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Gallifreyan Language

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Jamdog
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« on: May 19, 2011, 08:02:47 pm »

Firstly, apologies if this is in the wrong place, but I couldn't find anywhere to just discuss aspects of the Whoniverse that weren't related to episodes or merchandise.  As the Gallifreyan number system (which I will mostly cover) appears on the Doctor Who New Series Adventure books, maybe 'Silence in the Library' is the best place for this post.

As I already said, I wish to discuss the Gallifreyan writing systems.  There are two of these.  Firstly, Old High Gallifreyan comprised of simple runes and symbols.  Secondly, Circular Gallifreyan which is made up of interlocking circles.

As Old High Gallifreyan is fairly well covered HERE, I'd like to concentrate on the more modern Circular Gallifreyan, which was created for the 2005 season of Doctor Who.

There doesn't appear to be any particular pattern to any words, as the examples below illustrate:


And a more complicated example can be seen on the Chameleon Arch (Fob Watch) that the Master uses to become Professor Yana, and the Doctor uses to become John Smith.  The Chameleon arch uses the two left-side images of these three:


The numbers shown in the image above, however, are used in every one of the BBC New Series Adventure books.  Both on the spine, and inside as chapter numbers.

This only shows 6 numbers though, which seems odd, until you look at the numbers in the books, here are the chapter headers I scanned in from the NSA books:


This clearly shows that the numeral '0' is a plain hexagon, and that the numbers start with the Most Significant Number (MSN) at the top and Least Significant Number (LSN) at the bottom, so for chapter one , the Gallifreyan number reads 000001, and chapter seven has 000010, and chapter 14 is 000020.

Timelords therefore use a base 7 number system!  Is this just to confuse us humans?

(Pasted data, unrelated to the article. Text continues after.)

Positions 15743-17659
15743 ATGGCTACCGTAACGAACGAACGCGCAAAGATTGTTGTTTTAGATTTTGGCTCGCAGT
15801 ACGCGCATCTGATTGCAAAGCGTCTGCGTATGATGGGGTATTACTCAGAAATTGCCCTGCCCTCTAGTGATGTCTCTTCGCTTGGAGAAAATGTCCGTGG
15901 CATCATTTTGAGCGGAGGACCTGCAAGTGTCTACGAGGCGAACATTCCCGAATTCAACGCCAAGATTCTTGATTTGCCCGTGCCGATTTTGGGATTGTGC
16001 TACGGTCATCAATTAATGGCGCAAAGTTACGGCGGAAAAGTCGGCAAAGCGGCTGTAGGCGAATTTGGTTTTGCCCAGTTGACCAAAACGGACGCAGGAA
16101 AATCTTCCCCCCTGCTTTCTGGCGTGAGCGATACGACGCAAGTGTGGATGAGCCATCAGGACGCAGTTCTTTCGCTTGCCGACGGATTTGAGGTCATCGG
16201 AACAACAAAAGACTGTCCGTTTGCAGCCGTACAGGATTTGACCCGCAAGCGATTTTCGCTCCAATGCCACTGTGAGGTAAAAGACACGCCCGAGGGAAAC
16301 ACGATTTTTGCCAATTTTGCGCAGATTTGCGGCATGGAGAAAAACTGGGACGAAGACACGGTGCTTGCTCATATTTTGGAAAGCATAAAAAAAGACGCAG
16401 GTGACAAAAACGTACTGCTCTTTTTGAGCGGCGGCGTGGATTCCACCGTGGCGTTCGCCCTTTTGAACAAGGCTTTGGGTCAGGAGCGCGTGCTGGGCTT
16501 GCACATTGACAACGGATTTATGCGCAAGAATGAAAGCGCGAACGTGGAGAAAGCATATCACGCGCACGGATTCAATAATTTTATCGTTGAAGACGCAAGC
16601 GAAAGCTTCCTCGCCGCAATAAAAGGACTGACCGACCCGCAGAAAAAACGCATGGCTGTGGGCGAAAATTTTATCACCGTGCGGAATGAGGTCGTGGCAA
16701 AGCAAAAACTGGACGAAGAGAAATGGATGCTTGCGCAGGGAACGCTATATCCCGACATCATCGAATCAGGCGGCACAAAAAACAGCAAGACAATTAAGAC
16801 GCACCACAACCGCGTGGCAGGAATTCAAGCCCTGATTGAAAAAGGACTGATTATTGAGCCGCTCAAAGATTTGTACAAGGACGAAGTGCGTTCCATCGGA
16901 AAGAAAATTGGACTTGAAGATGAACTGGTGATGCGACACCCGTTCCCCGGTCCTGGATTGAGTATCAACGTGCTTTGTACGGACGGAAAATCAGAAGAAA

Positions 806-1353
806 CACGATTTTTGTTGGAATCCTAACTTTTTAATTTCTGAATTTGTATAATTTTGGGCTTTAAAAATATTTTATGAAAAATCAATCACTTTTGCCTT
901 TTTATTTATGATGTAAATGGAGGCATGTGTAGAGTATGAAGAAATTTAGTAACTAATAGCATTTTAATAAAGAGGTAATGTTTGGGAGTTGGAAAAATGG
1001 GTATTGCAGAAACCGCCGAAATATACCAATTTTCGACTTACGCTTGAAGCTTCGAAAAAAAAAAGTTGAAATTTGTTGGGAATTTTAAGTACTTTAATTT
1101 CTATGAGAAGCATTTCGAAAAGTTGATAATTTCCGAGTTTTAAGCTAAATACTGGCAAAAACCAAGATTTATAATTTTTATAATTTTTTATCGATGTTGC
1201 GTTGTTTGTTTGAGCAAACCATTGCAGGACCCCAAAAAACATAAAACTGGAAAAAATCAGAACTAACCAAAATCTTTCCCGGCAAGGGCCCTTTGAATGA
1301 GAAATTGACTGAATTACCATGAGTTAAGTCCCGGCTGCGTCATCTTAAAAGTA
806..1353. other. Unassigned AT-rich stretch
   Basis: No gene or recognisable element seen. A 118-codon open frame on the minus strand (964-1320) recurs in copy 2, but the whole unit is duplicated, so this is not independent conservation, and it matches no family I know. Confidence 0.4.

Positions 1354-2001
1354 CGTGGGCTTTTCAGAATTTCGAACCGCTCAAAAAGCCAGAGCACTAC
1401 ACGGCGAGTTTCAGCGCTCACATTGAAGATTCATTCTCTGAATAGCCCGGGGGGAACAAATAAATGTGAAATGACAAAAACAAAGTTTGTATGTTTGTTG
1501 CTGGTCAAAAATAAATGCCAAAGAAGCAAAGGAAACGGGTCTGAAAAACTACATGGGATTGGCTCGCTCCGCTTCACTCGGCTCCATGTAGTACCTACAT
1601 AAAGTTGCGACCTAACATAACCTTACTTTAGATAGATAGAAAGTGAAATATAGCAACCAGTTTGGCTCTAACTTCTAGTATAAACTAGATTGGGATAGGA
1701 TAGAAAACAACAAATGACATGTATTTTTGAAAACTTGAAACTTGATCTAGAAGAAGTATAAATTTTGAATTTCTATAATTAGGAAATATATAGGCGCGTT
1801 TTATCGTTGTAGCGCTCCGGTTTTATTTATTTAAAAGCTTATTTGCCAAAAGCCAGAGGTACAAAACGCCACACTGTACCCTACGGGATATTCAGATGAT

The more observant of you will now notice a 'typo' that exists in all New Series Adventures books that use this number system for chapter headers (some don't), which is that the number 13 actually uses the Gallifreyan digits 14, when it should be 16 (in base 7) - 14 in Gallifreyan is 11 in Human decimal, and if you compare the images for 11 and 13 above, you will see they are identical (except for the text over them).

Does anyone else have any insights into the Gallifreyan Circular method of writing, as there is very little about it on the internet.

Known other good examples are:
Hand-written on the Doctor's betamax video tape in 'The Idiot's Lantern'
On a screen and hand-written note in Yana's lab in 'Utopia'
Written by the Visionary in 'End of Time'
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« Reply #1 on: May 19, 2011, 08:58:52 pm »

I always just thought it was random symbols drawn together in production that didnt actually mean anything
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« Reply #2 on: May 19, 2011, 11:20:12 pm »

I always just thought it was random symbols drawn together in production that didnt actually mean anything
I guess that most of the 'words' are exactly that, but once a word has been created by the production team or artist, it soon becomes canon, and must always be used for that particular word.

I know that an art company, Department Six sells a lot of the Doctor Who concept art (at scary prices), and the Chameleon Arch art above was from their site.  I don't know if they are involved in the process of actually designing the Gallifreyan words or not though.

I'd love to know though if there are certain rules governing the design of the words.  Would it be possible for someone like me to, for example, work out what the Gallifreyan word for 'Elephant' might be, simply by extrapolating from examples and using the rules, or is each word conjured entirely from the artists mind at the time of it's creation?

Also, the top image above is the longest list of Gallifreyan words I've seen anywhere on the internet.  Does anyone have any other known words that can be added to it...?
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« Reply #3 on: May 20, 2011, 02:37:11 am »

OMG in Gallifreyan I'm 30 next year!  Shocked Noooo! I've only been 20 for 3 full days Sad
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« Reply #4 on: May 20, 2011, 10:44:28 am »

I've moved this into TGSITG where all the DW non episodic chit chat is Smiley
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« Reply #5 on: May 20, 2011, 01:46:02 pm »

OMG in Gallifreyan I'm 30 next year!  Shocked Noooo! I've only been 20 for 3 full days Sad
My wife just pointed out that the Doctor is 909 years old, but is that Earth years or Gallifreyan years, and in which number system?